FLYING HIGH: Melodic, quirky and catchy, L.A.'s Arlo has just released the first full-length album of its six-year career. Up High in the Night (Sub Pop) will appeal to fans of mid-tempo guitar-pop à la Weezer, and the live show, which lands at Double Zero, 121 E. Congress St., at 9 p.m. on Wednesday, March 14, should do the same. Questions? Call 670-9332.

ROOTS & ROCK: A nifty little double bill of roots rock touches down in town this week. Beloved American Indian songwriter Keith Secola, who worships at the altar of Neil Young, teams up with honky tonkers Forever Goldrush, who infuse rock energy and the shaky-and-stirring vocals of Damon Wyckoff into their traditional barroom brew-ha. Check them both out at 9 p.m. on Saturday, March 10 at 7 Black Cats, 260 E. Congress St. For more information call 670-9202.

THREE'S A CHARM: A quadruple bill of delicioso punk rock bands both local and national files into Skrappy's this weekend. The Pattern, which includes ex-members of the Peechees, puts forth a believable and energetic take on groove-heavy retro-punk boogie; Sub Pop recording artist Vue does the cheesy-organ-over-mid-'80s-sexual-angst thing rather successfully; local pop-punk heroes Swing Ding Amigos are way more inventive and enjoyable than most bands that get tagged as pop-punk these days; and Pop Gestapo, the band formerly known as Head Grenade, is chock full of punk fury. Get your money's worth when this fearsome foursome takes the stage of Skrappy's, 201 E. Broadway, at 7:30 p.m. on Sunday, March 11. Admission is $5 at the door. Call 620-1824 for more information.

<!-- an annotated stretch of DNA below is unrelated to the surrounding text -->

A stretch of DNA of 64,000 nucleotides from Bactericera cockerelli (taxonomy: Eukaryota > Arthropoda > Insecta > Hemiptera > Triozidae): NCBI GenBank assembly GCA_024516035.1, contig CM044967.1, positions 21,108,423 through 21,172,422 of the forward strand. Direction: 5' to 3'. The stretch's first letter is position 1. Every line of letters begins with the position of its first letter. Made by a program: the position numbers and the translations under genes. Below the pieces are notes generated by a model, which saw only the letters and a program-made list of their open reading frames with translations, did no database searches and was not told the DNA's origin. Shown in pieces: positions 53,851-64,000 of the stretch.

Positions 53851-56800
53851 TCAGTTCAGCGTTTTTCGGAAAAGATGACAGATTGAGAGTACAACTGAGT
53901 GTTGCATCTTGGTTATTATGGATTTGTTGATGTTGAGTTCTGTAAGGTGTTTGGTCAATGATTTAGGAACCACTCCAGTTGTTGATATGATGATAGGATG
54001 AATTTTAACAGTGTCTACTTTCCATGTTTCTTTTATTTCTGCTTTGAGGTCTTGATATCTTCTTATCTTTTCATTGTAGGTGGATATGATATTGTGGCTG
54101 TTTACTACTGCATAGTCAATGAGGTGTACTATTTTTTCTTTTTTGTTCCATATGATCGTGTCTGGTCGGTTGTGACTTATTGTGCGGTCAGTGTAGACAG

ON YOUR KNEES: A quick note to all bands who have written in with inquiries about how to get in on the upcoming Club Crawl 2001 hoo-hah in April: For starters, I don't pick the bands that play it. In fact, the selection process for the much-coveted event has, if anything, gotten more diplomatic since I've been covering it. The way things stand right now, the crucial answer to the age-old question "Who do we gotta blow to play this thing?" is, in fact, your friendly local club booker. They are the ones who submit a wish list of which performers they'd be happiest to have grace their stage, and Jeb Schoonover, the guy behind more than you'd be comfortable knowing about the finer points of our friendly local music scene (god blessim), does his damnedest to accommodate all parties involved. In other words, if you don't have a nice working relationship with one of the participating clubs, and you're interested in playing the event, now would be a good time to pick up a ticket for the shmooze express. Let the brown-nosing begin.